Sildenafil citrate (Viagra; Pfizer Pharmaceuticals, New York, NY) has recently become a controversial drug owing to the media spotlight on the risk of “blindness” due to sildenafil therapy. Information on this risk is presumably drawn from materials that include scientific articles published by others and ourselves suggesting that sildenafil may be associated with the development of nonarteritic anterior ischemic optic neuropathy (NAION).1-8 To date, the literature contains 14 case reports,1-4 including a single report of positive rechallenge (recurrence of NAION when drug therapy was restarted).1 The spontaneous reporting systems of the National Registry of Drug-Induced Ocular Side Effects (Casey Eye Institute, Portland, Ore, www.eyedrugregistry.com), the US Food and Drug Administration (Rockville, Md), and the World Health Organization (Uppsala, Sweden) record 86 cases of blindness associated with sildenafil therapy. In 2 cases, the patients' visual acuity did not recover. Vision loss was associated with retinal hemorrhage, which may or may not have been related to sildenafil; these cases do not appear to be NAION as we know it. Forty-one patients recovered with sequelae (positive dechallenge) indicating that NAION improved when sildenafil therapy was discontinued. The remaining 43 case reports do not include information on dechallenge or rechallenge. From the available data, it appears that NAION was reported after both single (one-time) and multiple doses of sildenafil.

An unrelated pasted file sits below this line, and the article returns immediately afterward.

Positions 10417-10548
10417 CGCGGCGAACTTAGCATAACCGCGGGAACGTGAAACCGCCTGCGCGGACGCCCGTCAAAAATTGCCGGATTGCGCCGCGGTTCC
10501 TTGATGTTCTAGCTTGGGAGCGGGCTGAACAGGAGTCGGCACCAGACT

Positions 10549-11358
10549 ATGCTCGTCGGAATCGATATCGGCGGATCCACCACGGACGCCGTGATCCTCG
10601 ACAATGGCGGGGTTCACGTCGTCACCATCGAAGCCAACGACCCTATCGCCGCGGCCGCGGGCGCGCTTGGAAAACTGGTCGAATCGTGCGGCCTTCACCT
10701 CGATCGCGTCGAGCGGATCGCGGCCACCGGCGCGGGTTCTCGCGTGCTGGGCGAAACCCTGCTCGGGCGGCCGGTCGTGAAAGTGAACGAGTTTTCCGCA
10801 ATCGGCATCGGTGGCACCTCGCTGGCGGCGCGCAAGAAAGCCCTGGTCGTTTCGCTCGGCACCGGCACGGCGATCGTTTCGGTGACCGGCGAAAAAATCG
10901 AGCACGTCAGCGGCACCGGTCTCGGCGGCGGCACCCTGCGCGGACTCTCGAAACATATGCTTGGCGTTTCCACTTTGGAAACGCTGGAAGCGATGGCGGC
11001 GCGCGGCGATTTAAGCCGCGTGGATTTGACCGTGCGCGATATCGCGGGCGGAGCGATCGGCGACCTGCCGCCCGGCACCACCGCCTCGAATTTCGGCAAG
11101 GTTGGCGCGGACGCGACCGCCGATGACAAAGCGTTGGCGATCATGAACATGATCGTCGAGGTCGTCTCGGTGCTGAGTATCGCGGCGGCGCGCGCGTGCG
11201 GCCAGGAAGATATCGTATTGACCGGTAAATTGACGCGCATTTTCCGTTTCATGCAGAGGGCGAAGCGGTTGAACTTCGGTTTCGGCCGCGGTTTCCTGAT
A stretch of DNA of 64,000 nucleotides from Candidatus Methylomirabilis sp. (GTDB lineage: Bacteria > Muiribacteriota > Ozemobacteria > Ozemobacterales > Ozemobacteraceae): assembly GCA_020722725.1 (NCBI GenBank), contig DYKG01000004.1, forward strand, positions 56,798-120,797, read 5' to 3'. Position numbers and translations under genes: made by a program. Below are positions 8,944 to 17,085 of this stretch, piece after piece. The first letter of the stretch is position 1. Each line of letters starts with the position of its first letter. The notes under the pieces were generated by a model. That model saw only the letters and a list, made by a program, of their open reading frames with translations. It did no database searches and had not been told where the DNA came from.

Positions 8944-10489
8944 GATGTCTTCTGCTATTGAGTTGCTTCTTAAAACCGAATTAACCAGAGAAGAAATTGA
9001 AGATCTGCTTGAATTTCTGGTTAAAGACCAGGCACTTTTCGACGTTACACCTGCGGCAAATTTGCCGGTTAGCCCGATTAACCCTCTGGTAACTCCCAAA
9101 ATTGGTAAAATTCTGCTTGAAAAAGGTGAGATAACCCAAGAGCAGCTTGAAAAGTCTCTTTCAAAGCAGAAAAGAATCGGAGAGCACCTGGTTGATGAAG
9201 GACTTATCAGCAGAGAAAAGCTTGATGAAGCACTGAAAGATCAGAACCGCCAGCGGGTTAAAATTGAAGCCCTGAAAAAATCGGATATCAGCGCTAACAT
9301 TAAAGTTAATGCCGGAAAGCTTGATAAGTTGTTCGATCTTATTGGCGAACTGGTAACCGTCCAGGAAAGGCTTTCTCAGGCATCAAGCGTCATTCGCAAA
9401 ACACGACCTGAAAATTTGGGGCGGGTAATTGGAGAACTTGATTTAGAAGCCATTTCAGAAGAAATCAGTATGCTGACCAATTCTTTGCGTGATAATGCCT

Fraunfelder FW, Pomeranz HD, Egan RA. Nonarteritic Anterior Ischemic Optic Neuropathy and Sildenafil. Arch Ophthalmol. 2006;124(5):733–734. doi:10.1001/archopht.124.5.733
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